Mija lives with her middle-schooler grandson in a small suburban city located along the Han River. She is a dandy old lady who likes to dress up in flower-decorated hats and fashionable outfits, but she is also an unpredictable character with an inquisitive mind. By chance she takes a “poetry” class at a neighborhood cultural center and is challenged to write a poem for the first time in her life. Her quest for poetic inspiration begins with observing the everyday life she never intentional took notice of before to find beauty within it. And with this, Mija is delightfully surprised with newfound trepidation as if she were a little girl discovering things for the first time in her life. But when she is suddendly faced with a reality harsh beyond her imagination, she realizes perhaps life is not as beautiful as she had thought it is. –Cannes Film Festival
Lee was born in Daegu, the hub of Korea’s main conservative party. He graduated in 1981 with a degree in Korean Literature from Kyungpook National University in Daegu, where he spent much of his time in the theater, writing and directing plays. After a spell teaching Korean Language in high school, he established himself as a renowned novelist with his first novel Chonri in 1983. Later in his career, to the surprise of many, he turned to movie making.
Lee did not study filmmaking before starting out. He penned two screenplays, Park Kwang-su’s To the Starry Island in 1993 and A Single Spark in 1995. After being encouraged by his contemporaries to finally step behind the directors chair, Lee made Green Fish, a “critique of Korean society told through the eyes of a young man who becomes enmeshed in the criminal underworld”, in 1997.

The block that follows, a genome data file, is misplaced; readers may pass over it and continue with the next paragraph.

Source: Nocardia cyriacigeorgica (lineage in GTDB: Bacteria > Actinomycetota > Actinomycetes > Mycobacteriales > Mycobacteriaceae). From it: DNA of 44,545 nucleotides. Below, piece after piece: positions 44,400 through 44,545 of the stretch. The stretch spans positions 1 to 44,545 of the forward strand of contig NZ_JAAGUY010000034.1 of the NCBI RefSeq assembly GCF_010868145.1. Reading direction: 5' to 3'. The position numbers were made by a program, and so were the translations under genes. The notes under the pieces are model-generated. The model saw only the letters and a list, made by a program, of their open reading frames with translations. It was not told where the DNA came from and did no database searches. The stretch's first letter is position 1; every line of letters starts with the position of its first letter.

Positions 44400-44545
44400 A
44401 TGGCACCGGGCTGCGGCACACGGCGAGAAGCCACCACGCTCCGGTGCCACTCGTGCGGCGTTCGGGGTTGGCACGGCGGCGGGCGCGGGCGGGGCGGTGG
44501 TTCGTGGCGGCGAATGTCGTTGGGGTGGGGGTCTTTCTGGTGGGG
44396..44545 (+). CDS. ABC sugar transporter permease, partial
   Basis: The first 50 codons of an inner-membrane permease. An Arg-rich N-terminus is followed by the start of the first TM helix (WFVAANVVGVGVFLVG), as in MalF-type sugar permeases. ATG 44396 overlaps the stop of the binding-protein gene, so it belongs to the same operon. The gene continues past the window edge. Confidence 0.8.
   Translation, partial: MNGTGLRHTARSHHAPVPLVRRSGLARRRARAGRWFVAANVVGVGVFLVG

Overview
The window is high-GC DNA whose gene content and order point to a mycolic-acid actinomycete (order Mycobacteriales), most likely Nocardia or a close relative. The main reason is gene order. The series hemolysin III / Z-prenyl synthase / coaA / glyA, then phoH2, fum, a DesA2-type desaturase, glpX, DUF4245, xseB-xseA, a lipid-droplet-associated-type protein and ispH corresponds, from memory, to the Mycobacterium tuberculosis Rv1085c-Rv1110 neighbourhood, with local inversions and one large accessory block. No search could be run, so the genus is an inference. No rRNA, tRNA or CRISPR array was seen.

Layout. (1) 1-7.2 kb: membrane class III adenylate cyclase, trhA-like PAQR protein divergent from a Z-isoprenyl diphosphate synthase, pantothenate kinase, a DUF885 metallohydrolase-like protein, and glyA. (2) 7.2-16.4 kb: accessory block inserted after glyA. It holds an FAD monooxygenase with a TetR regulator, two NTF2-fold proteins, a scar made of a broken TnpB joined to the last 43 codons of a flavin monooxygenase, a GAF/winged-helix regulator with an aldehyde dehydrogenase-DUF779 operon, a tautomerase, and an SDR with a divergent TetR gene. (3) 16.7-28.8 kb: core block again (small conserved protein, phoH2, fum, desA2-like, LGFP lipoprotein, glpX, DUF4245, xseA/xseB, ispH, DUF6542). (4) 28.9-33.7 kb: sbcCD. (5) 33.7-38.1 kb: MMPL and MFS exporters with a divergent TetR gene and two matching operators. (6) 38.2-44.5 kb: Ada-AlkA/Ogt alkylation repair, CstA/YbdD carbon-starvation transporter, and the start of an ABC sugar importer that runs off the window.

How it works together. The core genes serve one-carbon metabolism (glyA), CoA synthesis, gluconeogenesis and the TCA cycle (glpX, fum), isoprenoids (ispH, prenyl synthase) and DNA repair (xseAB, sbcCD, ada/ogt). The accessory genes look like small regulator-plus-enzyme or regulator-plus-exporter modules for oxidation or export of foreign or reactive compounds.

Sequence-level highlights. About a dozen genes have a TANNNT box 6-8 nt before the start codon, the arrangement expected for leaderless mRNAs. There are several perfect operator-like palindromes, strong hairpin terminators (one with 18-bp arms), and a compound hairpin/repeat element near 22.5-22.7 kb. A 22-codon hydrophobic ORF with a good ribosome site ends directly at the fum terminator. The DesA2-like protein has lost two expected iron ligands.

In 2000, Lee made Peppermint Candy, a story following a single man in reverse chonology through 20 years… read more
An elliptical Keatsian meditation on art as pain-transmuting vision. But so rich that it can provide breathing space for so many other discourses.
Runner-Up: The Tree of Life, for which Terrence Malick wins Best Director.
Strong showing for Margaret, Hugo and Moneyball.
Back in May, days before Lee Chang-dong would win a Best Screenplay award at Cannes for Poetry, the Hollywood Reporter introduced its interview
Fantastic. "Surreal," says Apichatpong Weerasethakul. He's just won the Palme d'Or for Uncle Boonmee Who Can Recall His Past Lives. Grand
Poetry (Lee Chang-dong, South Korea) Films about artists or someone creating art are incredibly difficult to pull off.
"Korean auteur Lee Chang-dong's quietest and most thematically complete film to date, Poetry charts a grandmother's attempt to write a
The lineup for the 63rd Cannes Film Festival is evidently still a work-in-progress, with an additional three or four titles to be added
“Poetry” is one of the gentlest movies of the year, yet one of the most devastating. After Chang-dong Lee’s masterful film “Secret Sunshine” last year, I eagerly anticipated his follow up film. Hoping… read review
La poésie, parfois, fleurit sur le cynisme des hommes. Lee Chang-dong a réalisé une prouesse, celui d’écrire une merveille douce et amère à la fois, où l’incommunicabilité entre les êtres finit par… read review
En una escena clave de Poesía (Shi, Corea del Sur, 2010), quinto largometraje del desconocido en México Lee Chang-dong – o Chang-dong Lee, si escribimos su nombre al estilo occidental – , la anciana… read review